I always recommend buying Hewlett-Packard (HP) computers and laptops. They seem to be the most reliable, and they come pre-installed with just the right mix of software and hardware that helps keep your computer humming along. In fact, I wrote a blog post last March recommending which HP laptops to buy.

But one annoying feature that comes pre-installed in HP computers and laptops (especially, I suspect, those that run on the Vista operating system) is the “HP Advisor” toolbar that shows up on your taskbar along the bottom of the screen. There’s a HP logo to the left of a “Yahoo! Search” box next to a magnifying glass that seem to have mysterious functions.

HP Advisor toolbar

This toolbar just takes up valuable real estate on my taskbar, and I want it gone. G-o-n-e. Gawne.

Turns out it’s easy to get rid of it. Right-click anywhere on an empty area of the taskbar (at the bottom of the screen), and at the pop-up menu, hover the mouse over “Toolbars.” You’ll see a second pop-up window with a list of toolbars (some with checkmarks next to them). “HP Advisor” should be one of them, along with a checkmark next to it. Select it to make the checkmark go away, and the HP Advisor toolbar will go away too.

HP Advisor toolbar option

And now you have a stunningly expansive area of real estate that you didn’t realize you had before — almost like finding a whole new room in your house that you didn’t know about before!

Taskbar without HP Advisor

I guess now you’ve got to open more and more programs, so you can fill up that huge expanse of real estate. :-) Enjoy.

(See all my Vista Annoyance posts – turning off User Account Control, turning on Flip and Flip / Window Switcher, viewing and sharing files between XP and Vista systems, turning off Windows Security Alerts, getting an older program to work with Vista, turning on Windows Aero, and getting rid of the HP Advisor box on your taskbar.)

All the cool Vista features you’re seeing on advertisements, like Flip-and-Flip and thumbnails from the Windows bar and all that?  They come on when Windows Aero is enabled.  Most of the time, Windows Aero isn’t enabled by default on a new or upgraded computer.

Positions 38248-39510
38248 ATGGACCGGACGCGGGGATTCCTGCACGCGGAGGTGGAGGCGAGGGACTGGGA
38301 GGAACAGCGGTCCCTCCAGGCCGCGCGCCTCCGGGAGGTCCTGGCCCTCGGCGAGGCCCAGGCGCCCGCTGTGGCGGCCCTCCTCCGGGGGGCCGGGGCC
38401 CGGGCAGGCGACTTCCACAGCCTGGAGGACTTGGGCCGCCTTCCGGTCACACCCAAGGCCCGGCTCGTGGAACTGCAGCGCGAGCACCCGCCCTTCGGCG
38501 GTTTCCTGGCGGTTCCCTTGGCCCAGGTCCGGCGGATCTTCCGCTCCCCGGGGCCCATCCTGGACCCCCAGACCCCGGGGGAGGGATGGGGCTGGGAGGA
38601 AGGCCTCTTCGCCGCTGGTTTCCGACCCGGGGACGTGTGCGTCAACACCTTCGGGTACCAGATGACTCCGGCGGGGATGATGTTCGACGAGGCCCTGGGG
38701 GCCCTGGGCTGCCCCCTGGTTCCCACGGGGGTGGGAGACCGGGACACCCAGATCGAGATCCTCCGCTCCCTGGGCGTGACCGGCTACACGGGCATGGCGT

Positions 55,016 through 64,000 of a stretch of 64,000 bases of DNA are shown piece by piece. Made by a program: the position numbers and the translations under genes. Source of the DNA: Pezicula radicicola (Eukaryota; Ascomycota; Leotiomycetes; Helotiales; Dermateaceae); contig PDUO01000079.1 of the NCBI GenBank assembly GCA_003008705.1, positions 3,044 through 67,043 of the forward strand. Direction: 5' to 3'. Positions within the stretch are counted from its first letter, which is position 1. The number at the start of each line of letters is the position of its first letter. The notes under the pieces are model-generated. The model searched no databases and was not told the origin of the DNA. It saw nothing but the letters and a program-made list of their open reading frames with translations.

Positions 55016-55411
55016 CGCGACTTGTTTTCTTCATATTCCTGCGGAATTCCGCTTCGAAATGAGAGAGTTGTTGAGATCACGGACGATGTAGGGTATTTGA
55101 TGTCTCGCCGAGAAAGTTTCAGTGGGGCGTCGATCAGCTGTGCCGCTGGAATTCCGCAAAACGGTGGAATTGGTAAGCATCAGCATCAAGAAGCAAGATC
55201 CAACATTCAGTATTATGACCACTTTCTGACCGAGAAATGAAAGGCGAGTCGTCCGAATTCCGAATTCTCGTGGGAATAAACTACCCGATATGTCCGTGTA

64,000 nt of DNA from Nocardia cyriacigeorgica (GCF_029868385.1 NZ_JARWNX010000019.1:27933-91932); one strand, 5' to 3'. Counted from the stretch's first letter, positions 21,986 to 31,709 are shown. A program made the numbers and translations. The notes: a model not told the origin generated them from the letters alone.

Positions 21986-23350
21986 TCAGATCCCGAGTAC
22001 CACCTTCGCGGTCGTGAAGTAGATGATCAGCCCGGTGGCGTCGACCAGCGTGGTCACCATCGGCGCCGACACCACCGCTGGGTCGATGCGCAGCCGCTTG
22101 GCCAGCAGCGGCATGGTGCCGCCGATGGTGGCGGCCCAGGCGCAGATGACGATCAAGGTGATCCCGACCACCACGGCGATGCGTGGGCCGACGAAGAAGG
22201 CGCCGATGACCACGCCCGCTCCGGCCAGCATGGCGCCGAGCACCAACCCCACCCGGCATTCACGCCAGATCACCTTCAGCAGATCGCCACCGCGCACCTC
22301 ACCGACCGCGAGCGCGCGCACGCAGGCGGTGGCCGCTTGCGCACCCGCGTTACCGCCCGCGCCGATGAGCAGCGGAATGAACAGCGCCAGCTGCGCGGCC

(Yes, I sorta discussed this topic when I explained how to turn on Windows Flip-and-Flip.  But I thought that actually turning on Windows Aero was important enough to have its own blog post.)

First of all, what version of Windows Vista do you have?  To find out what Windows Vista version you have, click on the Windows logo at the lower left corner, right-click on “Computer,” and select Properties. Under “Windows Edition,” it’d tell you which Vista version you have and whether it’s the 32-bit or 64-bit version, along with a link to “Upgrade Vista.”

If you have Windows Vista Basic, you’re outta luck.  Windows Aero is available only on Vista Home Premium and up.  Microsoft isn’t being too forthright about this, eh?

If you’re lucky enough (or your pocketbook’s deep enough) to have Vista Home Premium or Ultimate or better, then here’s how you can turn Windows Aero on.

1) Click on the Windows logo at the lower left corner

2) Select Control Panel, and then select Personalization

3) Click on “Window Color and Appearance”

4) If you then see a row of 8 colors, you need to click on the last link, “Open classic appearance properties for more color options”

5) In the “Appearance Settings” window, under “Color Scheme,” select “Windows Aero”

6) Click on “OK”

7) Windows will then update the display properties of, well, everything.

And you’ve activated Windows Aero!  Have fun.

(See also my other Vista Annoyance posts – turning off User Account Control, turning on Flip and Flip / Window Switcher, viewing and sharing files between XP and Vista systems, turning off Windows Security Alerts, getting an older program to work with Vista, and turning on Windows Aero.)

Just about all new PC computers are being sold with Windows Vista built into it instead of the older but venerable Windows XP. Many programs work smoothly with Windows Vista, but some older programs aren’t playing nice. Software programmers have been hard at work rushing out updates to programs to make sure these programs and Vista get along.

If you’ve updated to Windows Vista and have noticed compatibility problems (i.e., right-click menus sometime don’t work) between Vista and an older (but surely valued) program, then try the first method below. If that doesn’t work, try the second method.